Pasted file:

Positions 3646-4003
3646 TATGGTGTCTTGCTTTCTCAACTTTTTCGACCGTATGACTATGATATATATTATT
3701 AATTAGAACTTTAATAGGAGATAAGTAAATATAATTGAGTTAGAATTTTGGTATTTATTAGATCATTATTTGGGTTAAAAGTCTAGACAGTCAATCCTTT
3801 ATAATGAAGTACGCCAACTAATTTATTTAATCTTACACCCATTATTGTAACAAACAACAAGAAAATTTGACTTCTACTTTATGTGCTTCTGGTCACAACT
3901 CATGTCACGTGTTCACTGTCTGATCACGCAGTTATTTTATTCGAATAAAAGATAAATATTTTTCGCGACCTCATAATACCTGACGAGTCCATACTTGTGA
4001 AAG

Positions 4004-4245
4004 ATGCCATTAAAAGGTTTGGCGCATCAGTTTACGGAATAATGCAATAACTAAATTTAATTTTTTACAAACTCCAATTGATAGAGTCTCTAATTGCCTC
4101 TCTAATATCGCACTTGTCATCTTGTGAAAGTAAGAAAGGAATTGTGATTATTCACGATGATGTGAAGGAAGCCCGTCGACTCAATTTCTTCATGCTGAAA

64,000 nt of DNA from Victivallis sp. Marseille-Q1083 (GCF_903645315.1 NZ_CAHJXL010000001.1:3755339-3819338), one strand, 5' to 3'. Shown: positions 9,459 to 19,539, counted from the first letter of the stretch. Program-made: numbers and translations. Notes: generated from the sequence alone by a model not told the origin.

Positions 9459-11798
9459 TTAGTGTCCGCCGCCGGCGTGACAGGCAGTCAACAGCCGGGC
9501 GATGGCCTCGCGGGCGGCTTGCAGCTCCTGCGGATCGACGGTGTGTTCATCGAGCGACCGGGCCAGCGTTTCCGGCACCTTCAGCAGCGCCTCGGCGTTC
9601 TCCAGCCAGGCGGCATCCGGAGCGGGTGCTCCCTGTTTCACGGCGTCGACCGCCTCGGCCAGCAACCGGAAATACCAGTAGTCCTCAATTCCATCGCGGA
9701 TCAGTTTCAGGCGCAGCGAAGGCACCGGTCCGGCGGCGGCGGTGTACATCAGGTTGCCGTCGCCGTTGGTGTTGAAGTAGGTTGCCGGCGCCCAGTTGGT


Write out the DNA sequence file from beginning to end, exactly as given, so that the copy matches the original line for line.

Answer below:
Positions 3646-4003
3646 TATGGTGTCTTGCTTTCTCAACTTTTTCGACCGTATGACTATGATATATATTATT
3701 AATTAGAACTTTAATAGGAGATAAGTAAATATAATTGAGTTAGAATTTTGGTATTTATTAGATCATTATTTGGGTTAAAAGTCTAGACAGTCAATCCTTT
3801 ATAATGAAGTACGCCAACTAATTTATTTAATCTTACACCCATTATTGTAACAAACAACAAGAAAATTTGACTTCTACTTTATGTGCTTCTGGTCACAACT
3901 CATGTCACGTGTTCACTGTCTGATCACGCAGTTATTTTATTCGAATAAAAGATAAATATTTTTCGCGACCTCATAATACCTGACGAGTCCATACTTGTGA
4001 AAG

Positions 4004-4245
4004 ATGCCATTAAAAGGTTTGGCGCATCAGTTTACGGAATAATGCAATAACTAAATTTAATTTTTTACAAACTCCAATTGATAGAGTCTCTAATTGCCTC
4101 TCTAATATCGCACTTGTCATCTTGTGAAAGTAAGAAAGGAATTGTGATTATTCACGATGATGTGAAGGAAGCCCGTCGACTCAATTTCTTCATGCTGAAA

64,000 nt of DNA from Victivallis sp. Marseille-Q1083 (GCF_903645315.1 NZ_CAHJXL010000001.1:3755339-3819338), one strand, 5' to 3'. Shown: positions 9,459 to 19,539, counted from the first letter of the stretch. Program-made: numbers and translations. Notes: generated from the sequence alone by a model not told the origin.

Positions 9459-11798
9459 TTAGTGTCCGCCGCCGGCGTGACAGGCAGTCAACAGCCGGGC
9501 GATGGCCTCGCGGGCGGCTTGCAGCTCCTGCGGATCGACGGTGTGTTCATCGAGCGACCGGGCCAGCGTTTCCGGCACCTTCAGCAGCGCCTCGGCGTTC
9601 TCCAGCCAGGCGGCATCCGGAGCGGGTGCTCCCTGTTTCACGGCGTCGACCGCCTCGGCCAGCAACCGGAAATACCAGTAGTCCTCAATTCCATCGCGGA
9701 TCAGTTTCAGGCGCAGCGAAGGCACCGGTCCGGCGGCGGCGGTGTACATCAGGTTGCCGTCGCCGTTGGTGTTGAAGTAGGTTGCCGGCGCCCAGTTGGT